Australian Dance Reviews

Twisted Element’s ‘RITUAL’: A multi-sensory experience

Twisted Element's 'RITUAL'. Photo courtesy of Twisted Element.

107 Projects, Sydney.
23 February 2019.

RITUAL is a work-in-progress by independent choreographer and dance maker Angela Hamilton and her company, Twisted Element. It is an exploration of how daily rituals give structure to life but can also be used by cults to achieve a kind of groupthink, mind control and even religious transcendence.

Twisted Element's 'RITUAL'. Photo courtesy of Twisted Element.

Twisted Element’s ‘RITUAL’. Photo courtesy of Twisted Element.

RITUAL was billed as a taster for further ongoing experimentation and a more complete work that will be finished late 2019-20. It’s a multi-sensory experience that breaches the usual divide between audience and performers with much of the performance set in a darkened room and dancers performing amongst the audience.

With some reservations due to a personal dislike of notions involving “audience participation” (if I’m made to perform, I expect to be paid), RITUAL’s immersive experience is challenging, with its intimacy and ability to illicit discomfort regarding the underlying manipulation of our social dynamics and interaction. There was a constant debate with myself as to how much and how I would participate if required.

The work opens on a large banquet table with dancers whose costumes are a cross between the gowns from A Handmaid’s Tale and kabuki makeup enacting a sort of twisted dinner party from hell. With Zombie-like head banging, silent laughter and follow-the-leader gestures that are part of any aspiring dinner party and church service, RITUAL engages the audience in an internal struggle between individual and group identity.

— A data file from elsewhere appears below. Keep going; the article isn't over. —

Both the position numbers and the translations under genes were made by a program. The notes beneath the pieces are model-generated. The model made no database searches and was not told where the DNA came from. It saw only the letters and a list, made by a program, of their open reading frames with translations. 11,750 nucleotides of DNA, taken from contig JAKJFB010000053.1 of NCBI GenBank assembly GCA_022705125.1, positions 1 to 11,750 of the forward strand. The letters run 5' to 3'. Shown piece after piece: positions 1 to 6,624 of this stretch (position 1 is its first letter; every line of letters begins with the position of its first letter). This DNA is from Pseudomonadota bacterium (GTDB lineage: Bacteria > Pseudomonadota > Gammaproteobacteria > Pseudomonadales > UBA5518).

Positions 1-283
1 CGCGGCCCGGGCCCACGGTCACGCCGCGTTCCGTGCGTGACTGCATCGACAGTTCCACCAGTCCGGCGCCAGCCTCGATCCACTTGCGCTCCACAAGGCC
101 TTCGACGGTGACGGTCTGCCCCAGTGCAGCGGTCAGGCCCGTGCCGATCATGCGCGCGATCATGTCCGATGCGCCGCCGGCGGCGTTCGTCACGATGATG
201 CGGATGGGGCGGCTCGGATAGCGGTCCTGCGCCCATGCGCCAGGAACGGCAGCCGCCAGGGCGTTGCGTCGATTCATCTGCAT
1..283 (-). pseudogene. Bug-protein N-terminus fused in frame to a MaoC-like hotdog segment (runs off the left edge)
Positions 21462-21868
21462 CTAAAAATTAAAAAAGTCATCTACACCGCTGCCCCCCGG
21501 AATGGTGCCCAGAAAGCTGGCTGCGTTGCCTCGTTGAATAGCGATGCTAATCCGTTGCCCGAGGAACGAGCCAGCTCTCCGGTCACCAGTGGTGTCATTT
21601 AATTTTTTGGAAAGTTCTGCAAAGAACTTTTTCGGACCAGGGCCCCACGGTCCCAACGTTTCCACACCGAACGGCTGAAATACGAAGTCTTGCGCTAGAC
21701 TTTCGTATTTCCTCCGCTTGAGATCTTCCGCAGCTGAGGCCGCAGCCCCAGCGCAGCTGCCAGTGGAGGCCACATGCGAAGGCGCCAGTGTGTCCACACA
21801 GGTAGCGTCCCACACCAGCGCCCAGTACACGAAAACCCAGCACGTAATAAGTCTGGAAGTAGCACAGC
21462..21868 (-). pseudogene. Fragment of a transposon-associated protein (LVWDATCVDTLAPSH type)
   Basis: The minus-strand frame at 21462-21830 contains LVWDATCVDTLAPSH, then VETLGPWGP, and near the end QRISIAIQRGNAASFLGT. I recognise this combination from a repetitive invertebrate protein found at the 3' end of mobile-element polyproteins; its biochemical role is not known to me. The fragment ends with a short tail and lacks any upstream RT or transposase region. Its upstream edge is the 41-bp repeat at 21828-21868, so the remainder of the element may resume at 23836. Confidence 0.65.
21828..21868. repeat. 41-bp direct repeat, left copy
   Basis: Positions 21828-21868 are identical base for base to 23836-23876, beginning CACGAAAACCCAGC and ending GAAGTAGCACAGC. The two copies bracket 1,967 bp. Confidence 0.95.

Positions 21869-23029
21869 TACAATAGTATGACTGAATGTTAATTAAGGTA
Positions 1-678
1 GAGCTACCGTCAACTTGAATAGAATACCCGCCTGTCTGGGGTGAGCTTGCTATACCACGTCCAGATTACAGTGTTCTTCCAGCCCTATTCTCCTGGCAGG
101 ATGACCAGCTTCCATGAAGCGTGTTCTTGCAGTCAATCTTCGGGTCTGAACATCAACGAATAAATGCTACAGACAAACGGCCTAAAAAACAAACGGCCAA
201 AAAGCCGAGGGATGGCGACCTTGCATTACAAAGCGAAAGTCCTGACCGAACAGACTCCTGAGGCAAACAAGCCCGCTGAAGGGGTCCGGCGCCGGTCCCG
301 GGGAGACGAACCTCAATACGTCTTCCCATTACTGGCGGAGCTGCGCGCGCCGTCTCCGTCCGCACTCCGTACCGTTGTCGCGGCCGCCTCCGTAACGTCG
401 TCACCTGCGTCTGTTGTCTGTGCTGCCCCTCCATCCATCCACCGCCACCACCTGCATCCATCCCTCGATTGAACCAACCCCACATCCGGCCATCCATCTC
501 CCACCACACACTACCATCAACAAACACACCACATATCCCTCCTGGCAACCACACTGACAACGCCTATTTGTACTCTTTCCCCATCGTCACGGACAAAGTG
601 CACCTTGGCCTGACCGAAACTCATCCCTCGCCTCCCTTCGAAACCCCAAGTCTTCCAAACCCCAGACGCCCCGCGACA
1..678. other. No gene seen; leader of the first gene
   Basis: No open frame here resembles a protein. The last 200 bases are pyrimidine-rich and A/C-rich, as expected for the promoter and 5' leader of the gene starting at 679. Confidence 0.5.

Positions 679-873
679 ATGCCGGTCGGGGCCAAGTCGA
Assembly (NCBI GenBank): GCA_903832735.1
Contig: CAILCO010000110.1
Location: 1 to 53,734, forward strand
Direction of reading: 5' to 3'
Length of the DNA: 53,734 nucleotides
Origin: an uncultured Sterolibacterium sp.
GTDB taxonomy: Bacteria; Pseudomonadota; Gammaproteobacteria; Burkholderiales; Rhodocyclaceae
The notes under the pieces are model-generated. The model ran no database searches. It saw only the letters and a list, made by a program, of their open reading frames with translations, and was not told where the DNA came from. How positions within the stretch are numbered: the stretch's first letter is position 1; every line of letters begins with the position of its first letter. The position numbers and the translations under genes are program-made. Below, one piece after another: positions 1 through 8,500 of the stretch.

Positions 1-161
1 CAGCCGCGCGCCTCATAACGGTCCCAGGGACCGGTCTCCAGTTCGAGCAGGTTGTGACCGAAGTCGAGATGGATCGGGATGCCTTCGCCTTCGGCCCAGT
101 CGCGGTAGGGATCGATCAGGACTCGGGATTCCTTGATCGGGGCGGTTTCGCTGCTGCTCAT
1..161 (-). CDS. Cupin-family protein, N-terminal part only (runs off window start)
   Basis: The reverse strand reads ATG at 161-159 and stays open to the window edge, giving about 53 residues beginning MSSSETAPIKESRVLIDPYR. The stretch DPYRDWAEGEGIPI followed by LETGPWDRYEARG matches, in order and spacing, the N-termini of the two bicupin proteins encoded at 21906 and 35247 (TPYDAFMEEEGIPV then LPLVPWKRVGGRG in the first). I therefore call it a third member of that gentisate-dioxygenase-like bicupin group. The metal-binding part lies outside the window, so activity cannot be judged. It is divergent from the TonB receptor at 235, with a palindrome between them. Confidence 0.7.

Twisted Element's 'RITUAL'. Photo courtesy of Twisted Element.

Twisted Element’s ‘RITUAL’. Photo courtesy of Twisted Element.

The darkened room and absence of delineated social spaces means that there is a kind of heightened state induced in the audience who can’t just try to follow the rituals being enacted but also attempt to “place” themselves in the shifting inherent uncertainty of the work.

The dancing had the sonorous quality of many rituals with slow ghostly otherworldly steps that hardly demonstrate the dancers’ individual ability or personality. It was all about the singular motion of the group. In the rare instances when dancers had more individualised parts, they were able to create striking images, such as an alien emerging from some filmy membrane and a burial scene in the catacombs.

By removing the performance “fourth wall” and blending performer and audience spaces, RITUAL was able to create an immersive experience with a minimal array of set design and props other than a dining table, sheer cloth and some nifty lighted goggles. The intimacy of the performance made it easy to forget that RITUAL was performed in a shared community exhibition space in Redfern.

Twisted Element's 'RITUAL'. Photo courtesy of Twisted Element.

Twisted Element’s ‘RITUAL’. Photo courtesy of Twisted Element.

As a taster for Twisted Element’s forthcoming work, RITUAL is an intriguing “amuse bouche”. The willingness to create and present challenging contemporary work in everyday spaces is rooted in Hamilton’s evolving artistic vision.  

As much of the work can be placed within fringe theatre contemporary dance, there is a lot to gain from moving beyond traditional and rarified performance spaces. As much as I was impressed by RITUAL’s theatrical vision, I would like to see the strictly dance element in RITUAL undergo more development and dynamism. I am intrigued to see how the final development is realised.

By Michael Jarque of Dance Informa.

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